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Electric Backup for Disasters?
by Dan Fink.
As Easy As You Think.
floods, tornados, derechos, hurricanes and earthquakes shatter the lives of
a few very quickly, but cause lingering problems in the aftermath for many.
Electricity can be out for weeks on end, as power line repairs are made. Deaths
from heat stress, failed medical equipment and more are very common. The fires
in Colorado last month hit my area hard; some locations are still waiting for
power to be restored. An estimated 3.7 million people lost power during last
month's East Coast derecho, many for over a week.
So, why not just cut that
electrical umbilical cord from the power company to your home and go off grid
completely, in the middle of the city or suburbs? The power company keeps raising
their rates each year anyway. Throw some solar panels on the roof and a wind
turbine in the backyard. Looks like there's a couple funny looking black boxes
involved too, just order 'em online.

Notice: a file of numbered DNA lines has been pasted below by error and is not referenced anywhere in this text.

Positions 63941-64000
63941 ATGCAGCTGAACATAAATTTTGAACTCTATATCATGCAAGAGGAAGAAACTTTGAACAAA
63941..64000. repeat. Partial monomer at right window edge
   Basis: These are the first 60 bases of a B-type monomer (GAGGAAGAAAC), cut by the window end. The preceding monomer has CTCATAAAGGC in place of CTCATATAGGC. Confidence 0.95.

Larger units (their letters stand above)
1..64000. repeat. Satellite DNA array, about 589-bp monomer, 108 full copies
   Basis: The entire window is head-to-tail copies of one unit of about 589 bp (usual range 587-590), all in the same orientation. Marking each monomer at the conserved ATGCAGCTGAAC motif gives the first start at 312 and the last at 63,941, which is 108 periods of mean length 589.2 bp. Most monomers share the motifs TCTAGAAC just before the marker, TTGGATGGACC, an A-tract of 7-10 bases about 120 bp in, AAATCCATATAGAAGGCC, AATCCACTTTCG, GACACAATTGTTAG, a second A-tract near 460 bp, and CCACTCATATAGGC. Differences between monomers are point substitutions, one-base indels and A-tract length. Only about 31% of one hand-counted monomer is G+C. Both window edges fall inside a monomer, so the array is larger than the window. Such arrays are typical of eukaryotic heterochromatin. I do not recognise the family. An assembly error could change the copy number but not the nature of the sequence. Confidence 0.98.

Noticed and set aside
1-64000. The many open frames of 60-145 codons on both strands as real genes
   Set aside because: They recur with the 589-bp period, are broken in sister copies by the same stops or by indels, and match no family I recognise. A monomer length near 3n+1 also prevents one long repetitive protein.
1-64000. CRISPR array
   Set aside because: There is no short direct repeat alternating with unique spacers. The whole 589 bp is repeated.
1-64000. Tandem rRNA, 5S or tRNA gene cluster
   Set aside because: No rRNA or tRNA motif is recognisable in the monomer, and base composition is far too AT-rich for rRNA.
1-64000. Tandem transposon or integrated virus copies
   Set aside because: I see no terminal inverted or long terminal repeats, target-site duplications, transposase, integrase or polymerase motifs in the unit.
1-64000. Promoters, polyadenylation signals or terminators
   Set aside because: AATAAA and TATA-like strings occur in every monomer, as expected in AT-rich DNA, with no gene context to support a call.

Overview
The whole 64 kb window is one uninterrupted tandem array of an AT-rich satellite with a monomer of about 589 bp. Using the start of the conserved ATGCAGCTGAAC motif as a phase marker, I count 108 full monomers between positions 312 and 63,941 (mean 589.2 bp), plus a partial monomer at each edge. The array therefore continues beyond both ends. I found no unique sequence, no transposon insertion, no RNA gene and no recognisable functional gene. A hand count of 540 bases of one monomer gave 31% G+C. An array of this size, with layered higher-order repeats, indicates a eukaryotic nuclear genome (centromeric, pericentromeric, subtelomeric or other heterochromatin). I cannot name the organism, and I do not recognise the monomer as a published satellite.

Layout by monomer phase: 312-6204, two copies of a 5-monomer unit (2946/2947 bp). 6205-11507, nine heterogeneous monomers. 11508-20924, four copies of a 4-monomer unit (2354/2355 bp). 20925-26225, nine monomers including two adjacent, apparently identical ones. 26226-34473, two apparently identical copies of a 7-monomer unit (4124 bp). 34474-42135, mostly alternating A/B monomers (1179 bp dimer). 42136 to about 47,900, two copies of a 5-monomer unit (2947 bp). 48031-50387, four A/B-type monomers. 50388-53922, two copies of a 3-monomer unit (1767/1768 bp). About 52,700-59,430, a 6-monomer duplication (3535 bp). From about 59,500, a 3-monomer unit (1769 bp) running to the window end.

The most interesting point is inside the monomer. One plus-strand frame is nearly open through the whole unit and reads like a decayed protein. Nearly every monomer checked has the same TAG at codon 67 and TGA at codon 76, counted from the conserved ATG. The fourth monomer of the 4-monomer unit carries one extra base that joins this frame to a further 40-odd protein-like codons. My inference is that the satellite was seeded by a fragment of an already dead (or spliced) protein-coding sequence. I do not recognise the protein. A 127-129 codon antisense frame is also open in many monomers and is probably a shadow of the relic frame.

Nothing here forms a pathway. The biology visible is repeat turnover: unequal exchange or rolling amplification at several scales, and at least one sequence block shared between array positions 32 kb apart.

it's not that simple, and not cheap. The problem is, "How do you store energy
for when the sun isn't shining and the wind isn't blowing?" A solar array and
wind turbine with no battery backup will not power anything in your house
if the grid goes down. Only a battery bank or engine generator can do that.
And let's face it, we're
stuck with 1859 technology when it comes to storing a lot of electrical energy
at a reasonable price: the lead-acid battery. Gaston Plante, Thomas Edison and
Henry Ford would all instantly recognize the batteries used today in off-grid
power systems, and likely comment,"That's odd, they haven't changed much
over the last century." And that's the rub.
There are certainly high-tech